I’ve seen academics use Twitter in a variety of ways, some are big into polemical rants, some enjoy taking pictures of their dinner, some use it exclusively for self promotion. Mostly, I use it for sharing events, mild ranting and pictures of David Bowie (not sorry). To make Twitter useable, first acquaint yourself with the ‘Mute’ button, which allows you to hide people without unfollowing them (and the resultant awkward conversation at your next conference). You can hate-read them at your leisure, then, with the added frisson of ‘You do it to yourself, and that’s what really hurts’. For Twitter, everything you do could lead to a loss in followers, so begin by not giving a damn about that number. I once lost 5 for tweeting an appeal to our local women’s shelter. Also, engage with other people’s stuff by retweeting them or, if you share someone’s link separately, have the decency to @ them in. Be generous and share, with credit. Also, I’m sorry to say, this is one employers will check out so try not to complain about everything too much. The world can be an awful injust place but there is a great difference between tweeting articles on Ferguson and complaining that they’ve run out of organic artichokes in the Holloway Road Waitrose. It’s all public. My main reason for choosing collaborators is ‘Will they bring decent biscuits?’ and, often, a scan through twitter is enough to make you realise that someone will not. In fact, they might complain about the level of saturated fat in biscuits. And that won’t do. Not at all.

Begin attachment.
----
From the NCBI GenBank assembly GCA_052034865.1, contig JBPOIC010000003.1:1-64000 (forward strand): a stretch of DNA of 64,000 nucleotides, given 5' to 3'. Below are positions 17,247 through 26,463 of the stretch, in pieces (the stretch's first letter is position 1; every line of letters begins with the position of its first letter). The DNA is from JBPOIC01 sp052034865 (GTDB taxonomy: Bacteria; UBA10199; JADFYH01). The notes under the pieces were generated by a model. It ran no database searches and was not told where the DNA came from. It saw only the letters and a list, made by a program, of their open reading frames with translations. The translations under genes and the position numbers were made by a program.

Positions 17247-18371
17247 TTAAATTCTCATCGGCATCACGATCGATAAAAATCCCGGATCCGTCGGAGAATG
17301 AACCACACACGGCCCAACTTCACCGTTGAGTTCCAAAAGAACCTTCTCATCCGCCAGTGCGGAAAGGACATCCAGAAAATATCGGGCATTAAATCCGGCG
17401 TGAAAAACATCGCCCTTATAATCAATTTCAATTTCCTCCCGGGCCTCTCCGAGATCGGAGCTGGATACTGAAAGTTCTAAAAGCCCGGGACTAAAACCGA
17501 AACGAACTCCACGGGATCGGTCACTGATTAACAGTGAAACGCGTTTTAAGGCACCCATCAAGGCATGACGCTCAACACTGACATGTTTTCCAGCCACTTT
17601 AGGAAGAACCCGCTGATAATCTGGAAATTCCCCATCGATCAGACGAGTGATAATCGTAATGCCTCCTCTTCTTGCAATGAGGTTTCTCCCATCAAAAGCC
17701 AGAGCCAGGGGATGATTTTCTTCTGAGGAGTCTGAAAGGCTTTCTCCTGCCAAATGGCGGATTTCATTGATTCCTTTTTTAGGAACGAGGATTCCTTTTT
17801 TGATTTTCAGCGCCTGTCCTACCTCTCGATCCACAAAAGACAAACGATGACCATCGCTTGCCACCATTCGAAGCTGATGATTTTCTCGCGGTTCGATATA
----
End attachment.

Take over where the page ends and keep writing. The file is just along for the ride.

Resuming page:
3. Networking sites
Your first port of call when you get a paper accepted should always be your institutional repository, which should have a good team to advise you about copyright restrictions and sharing your work. If all is grand, then feel free to share your papers on this site. I like and loathe this in equal measures for the metrics it gives: we all have horror stories about the search terms which brought people to our pages (especially for those of us who work on gender and sexuality studies…) but it’s often handy to know that people in particular countries are looking for your research, and which papers in particular pique their interest. I like seeing what’s new in my field and bookmarking it for future reading, as GoogleScholar isn’t always the most accurate with assessing what I might be interested in reading. I do like the citation alerts on GoogleScholar, though, which has picked up a few place that I didn’t realise my work has reached. And before you dismiss these and other sites, remember: turn off the notifications. This is especially an issue for sites which think you might like to congratulate someone on their work anniversary.
The eye of Sauron might be reading this post, so I’ll try not to be libellous. I don’t really have a private profile as such: I never share information that I wouldn’t want in public, it’s mostly pictures of Manchester looking pretty at dusk. Where I have found it useful, though, is for ‘Pages’ for our Subject Association (hey, British Association for Irish Studies), Department (edited with colleagues, English at Salford) and for a conference I’m organising (Melancholy Empire). Once you sync these pages to Twitter accounts, you only have to post news once, and I like how FB allows you to schedule them. For example, I queue up all my BAIS events once a week over coffee, so we’ve something happening each day, it posts to Twitter, done. Metrics allow us to see what’s doing well and being shared. I presume that all data here is very much not my property, but it has been great to share public events and CFPs.
So, what do you do?